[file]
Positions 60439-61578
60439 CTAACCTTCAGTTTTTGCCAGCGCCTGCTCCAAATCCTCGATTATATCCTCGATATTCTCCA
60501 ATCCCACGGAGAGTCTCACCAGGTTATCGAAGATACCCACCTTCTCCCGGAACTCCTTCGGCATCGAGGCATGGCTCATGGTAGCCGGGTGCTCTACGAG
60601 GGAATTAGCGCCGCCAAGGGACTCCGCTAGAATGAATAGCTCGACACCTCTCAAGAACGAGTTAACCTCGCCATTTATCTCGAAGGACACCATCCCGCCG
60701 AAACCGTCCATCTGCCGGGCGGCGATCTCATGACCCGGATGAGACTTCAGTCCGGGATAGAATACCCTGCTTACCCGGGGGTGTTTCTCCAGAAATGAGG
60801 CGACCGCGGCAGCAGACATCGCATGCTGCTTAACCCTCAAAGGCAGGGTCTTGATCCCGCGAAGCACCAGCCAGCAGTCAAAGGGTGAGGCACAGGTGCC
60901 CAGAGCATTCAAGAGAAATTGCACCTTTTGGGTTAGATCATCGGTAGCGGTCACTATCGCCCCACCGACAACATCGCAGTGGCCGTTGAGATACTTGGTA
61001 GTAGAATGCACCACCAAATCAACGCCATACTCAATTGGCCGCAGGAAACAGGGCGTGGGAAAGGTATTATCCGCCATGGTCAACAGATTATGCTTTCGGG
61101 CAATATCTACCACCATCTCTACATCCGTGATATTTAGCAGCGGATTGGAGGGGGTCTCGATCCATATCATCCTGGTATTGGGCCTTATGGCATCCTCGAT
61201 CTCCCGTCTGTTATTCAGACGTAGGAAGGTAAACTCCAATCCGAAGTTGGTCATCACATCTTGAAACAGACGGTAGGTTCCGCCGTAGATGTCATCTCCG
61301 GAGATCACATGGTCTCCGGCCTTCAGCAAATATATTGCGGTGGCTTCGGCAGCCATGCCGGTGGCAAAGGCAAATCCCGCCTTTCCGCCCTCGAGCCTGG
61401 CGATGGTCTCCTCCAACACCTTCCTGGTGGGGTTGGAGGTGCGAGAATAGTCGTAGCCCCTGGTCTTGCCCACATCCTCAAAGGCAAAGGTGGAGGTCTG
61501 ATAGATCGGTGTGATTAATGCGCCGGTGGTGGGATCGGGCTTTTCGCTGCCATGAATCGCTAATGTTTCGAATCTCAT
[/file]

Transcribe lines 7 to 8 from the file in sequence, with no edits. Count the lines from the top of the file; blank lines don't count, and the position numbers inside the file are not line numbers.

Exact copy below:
60901 CAGAGCATTCAAGAGAAATTGCACCTTTTGGGTTAGATCATCGGTAGCGGTCACTATCGCCCCACCGACAACATCGCAGTGGCCGTTGAGATACTTGGTA
61001 GTAGAATGCACCACCAAATCAACGCCATACTCAATTGGCCGCAGGAAACAGGGCGTGGGAAAGGTATTATCCGCCATGGTCAACAGATTATGCTTTCGGG